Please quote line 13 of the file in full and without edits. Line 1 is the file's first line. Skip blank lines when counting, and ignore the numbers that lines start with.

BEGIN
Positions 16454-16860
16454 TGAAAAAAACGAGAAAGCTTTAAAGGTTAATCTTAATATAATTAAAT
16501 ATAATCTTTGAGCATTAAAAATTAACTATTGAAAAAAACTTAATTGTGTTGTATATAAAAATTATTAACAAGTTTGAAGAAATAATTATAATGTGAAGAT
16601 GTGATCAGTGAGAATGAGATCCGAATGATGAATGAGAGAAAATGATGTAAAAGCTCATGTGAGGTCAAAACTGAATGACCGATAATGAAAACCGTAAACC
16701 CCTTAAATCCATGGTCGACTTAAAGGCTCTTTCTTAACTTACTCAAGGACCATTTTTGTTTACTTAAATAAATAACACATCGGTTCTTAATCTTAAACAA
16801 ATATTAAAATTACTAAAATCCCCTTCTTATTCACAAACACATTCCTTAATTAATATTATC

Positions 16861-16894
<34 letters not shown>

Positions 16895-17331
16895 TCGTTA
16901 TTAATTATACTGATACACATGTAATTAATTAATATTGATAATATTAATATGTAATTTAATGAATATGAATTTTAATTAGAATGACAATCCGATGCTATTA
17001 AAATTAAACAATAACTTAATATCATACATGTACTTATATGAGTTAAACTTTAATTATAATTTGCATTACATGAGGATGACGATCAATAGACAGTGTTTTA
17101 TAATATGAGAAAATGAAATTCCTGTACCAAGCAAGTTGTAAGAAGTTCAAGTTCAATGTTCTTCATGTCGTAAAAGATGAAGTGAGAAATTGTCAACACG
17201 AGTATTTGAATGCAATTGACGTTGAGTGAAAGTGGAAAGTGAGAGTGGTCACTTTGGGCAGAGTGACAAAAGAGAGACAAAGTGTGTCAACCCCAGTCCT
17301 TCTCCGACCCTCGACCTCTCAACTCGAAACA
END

17101 TAATATGAGAAAATGAAATTCCTGTACCAAGCAAGTTGTAAGAAGTTCAAGTTCAATGTTCTTCATGTCGTAAAAGATGAAGTGAGAAATTGTCAACACG